Trend Micro is crying foul over the latest Microsoft move that sees its U.S. customers being offered to install the company’s free Security Essentials solution through the Windows’ Update service – if no antivirus solution is detected on the system.
The computer security company is of the opinion that such a move offers Microsoft an unfair advantage over its competition, and argues that the Windows Update service should be used for notifying users about updates to the operating systems and not to push software applications.
Microsoft countered by explaining that it isn’t offering Security Essentials through Windows Update, but via the Microsoft Update service – which, by the way, offers updates for applications such as MS Office and Windows Media Player. But, the distinction between the two services is probably one that many users are not aware of since in Windows Vista and 7 both services look for updates and patches.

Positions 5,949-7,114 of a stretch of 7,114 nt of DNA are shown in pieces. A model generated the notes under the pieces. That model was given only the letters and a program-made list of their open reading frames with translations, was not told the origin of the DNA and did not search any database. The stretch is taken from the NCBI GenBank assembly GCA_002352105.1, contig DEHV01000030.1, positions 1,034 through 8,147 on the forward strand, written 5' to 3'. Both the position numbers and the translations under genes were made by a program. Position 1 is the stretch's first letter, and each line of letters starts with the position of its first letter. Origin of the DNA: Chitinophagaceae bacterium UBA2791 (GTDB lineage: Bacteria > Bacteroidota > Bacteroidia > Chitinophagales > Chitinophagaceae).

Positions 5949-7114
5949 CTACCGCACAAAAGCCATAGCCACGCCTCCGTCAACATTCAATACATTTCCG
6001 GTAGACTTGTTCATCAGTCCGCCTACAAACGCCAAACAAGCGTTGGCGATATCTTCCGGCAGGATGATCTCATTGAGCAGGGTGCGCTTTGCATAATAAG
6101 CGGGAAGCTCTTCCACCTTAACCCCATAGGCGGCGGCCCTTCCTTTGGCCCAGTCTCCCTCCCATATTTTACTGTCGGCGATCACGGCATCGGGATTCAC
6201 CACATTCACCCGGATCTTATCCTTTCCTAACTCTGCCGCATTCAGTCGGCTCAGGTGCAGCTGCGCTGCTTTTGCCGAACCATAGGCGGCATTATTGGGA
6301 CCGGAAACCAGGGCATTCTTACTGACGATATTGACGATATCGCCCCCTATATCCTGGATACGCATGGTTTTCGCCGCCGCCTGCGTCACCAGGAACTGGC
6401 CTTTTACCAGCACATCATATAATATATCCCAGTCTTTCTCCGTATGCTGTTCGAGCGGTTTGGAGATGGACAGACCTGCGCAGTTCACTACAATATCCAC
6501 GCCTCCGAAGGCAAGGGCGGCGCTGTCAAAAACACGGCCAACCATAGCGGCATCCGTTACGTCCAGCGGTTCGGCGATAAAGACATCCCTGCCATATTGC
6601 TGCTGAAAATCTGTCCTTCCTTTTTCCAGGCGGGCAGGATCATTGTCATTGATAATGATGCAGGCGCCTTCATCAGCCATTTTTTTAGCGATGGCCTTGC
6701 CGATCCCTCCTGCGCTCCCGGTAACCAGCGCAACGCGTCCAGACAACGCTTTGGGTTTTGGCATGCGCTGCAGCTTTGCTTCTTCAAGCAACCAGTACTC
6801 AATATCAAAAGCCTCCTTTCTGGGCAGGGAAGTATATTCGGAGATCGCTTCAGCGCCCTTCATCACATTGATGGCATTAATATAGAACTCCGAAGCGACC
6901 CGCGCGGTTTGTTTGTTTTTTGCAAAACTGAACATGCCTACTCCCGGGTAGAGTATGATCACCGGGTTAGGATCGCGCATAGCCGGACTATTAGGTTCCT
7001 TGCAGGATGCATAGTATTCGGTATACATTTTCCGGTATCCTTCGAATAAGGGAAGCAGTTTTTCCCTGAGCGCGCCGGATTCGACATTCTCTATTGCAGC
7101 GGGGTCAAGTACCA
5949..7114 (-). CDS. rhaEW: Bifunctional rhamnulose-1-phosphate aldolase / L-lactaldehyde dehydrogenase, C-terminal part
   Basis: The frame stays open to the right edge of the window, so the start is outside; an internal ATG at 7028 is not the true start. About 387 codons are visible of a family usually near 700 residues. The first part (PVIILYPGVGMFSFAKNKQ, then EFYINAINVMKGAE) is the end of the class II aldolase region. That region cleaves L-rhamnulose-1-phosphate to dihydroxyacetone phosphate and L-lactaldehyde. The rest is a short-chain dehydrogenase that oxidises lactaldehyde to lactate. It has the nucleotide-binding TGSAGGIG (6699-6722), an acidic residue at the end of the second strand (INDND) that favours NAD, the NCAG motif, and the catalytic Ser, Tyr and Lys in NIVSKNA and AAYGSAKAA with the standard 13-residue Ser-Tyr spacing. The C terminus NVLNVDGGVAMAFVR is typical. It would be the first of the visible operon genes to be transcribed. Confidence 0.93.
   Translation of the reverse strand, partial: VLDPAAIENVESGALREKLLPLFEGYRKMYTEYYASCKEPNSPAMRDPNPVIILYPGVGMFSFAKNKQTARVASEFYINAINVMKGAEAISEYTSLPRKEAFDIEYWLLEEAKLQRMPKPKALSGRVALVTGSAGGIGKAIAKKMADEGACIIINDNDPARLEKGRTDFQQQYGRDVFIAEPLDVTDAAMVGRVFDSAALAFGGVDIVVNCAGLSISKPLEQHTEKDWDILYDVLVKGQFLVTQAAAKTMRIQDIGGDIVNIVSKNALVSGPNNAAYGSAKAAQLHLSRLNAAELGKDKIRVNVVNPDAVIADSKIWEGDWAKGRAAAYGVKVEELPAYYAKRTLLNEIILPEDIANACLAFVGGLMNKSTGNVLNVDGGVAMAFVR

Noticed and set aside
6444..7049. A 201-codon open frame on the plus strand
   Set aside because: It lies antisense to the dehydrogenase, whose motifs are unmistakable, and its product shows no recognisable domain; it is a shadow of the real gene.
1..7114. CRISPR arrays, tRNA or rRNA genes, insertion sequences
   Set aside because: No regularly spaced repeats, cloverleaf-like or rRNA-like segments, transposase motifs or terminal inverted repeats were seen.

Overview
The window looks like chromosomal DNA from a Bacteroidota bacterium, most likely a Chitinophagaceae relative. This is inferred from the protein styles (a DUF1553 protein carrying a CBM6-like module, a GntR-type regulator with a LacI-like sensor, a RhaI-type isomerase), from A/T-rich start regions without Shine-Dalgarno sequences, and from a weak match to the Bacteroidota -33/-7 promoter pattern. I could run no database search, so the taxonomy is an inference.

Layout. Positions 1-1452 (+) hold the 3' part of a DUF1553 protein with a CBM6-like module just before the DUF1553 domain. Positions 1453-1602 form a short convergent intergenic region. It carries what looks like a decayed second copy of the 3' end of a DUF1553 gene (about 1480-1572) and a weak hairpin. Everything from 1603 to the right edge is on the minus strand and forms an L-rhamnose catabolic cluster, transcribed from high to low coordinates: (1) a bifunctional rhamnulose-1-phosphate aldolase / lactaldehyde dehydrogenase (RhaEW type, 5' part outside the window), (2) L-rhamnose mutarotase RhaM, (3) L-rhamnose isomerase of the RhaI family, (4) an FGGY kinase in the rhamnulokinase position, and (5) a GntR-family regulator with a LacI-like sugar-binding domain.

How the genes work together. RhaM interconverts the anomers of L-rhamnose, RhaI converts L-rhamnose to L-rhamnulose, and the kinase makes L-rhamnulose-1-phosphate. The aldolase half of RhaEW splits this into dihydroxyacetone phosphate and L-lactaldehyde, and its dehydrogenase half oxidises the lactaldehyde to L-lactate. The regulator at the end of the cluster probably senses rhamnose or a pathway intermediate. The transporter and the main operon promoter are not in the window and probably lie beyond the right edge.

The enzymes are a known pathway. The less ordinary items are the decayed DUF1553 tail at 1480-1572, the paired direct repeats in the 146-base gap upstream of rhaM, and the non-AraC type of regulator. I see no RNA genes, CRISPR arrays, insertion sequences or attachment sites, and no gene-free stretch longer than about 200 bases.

“Windows Update is a de facto extension of Windows, so to begin delivering software tied to updates has us concerned,” said Carol Carpenter, executive general manager for the Consumer and Small Business units at Trend Micro. “Windows Update is not a choice for users, and we believe it should not be used this way.”
“We are always looking for the most effective and efficient ways to ensure our customers are protected against viruses, spyware and other malicious threats,” replied Jeff Smith, director of marketing for Security Essentials, and added that the download is optional and that Microsoft is not forcing anyone to download the solution.
And while I understand Trend Micro’s concerns, I believe that their position will not garner them sympathy from computer users. After all, Security Essentials is free – and even if it’s not the very best anti-virus solution there is, it’s always better than nothing. For those people who forgot to install one or didn’t even think about it, the offer can only be seen as a positive one.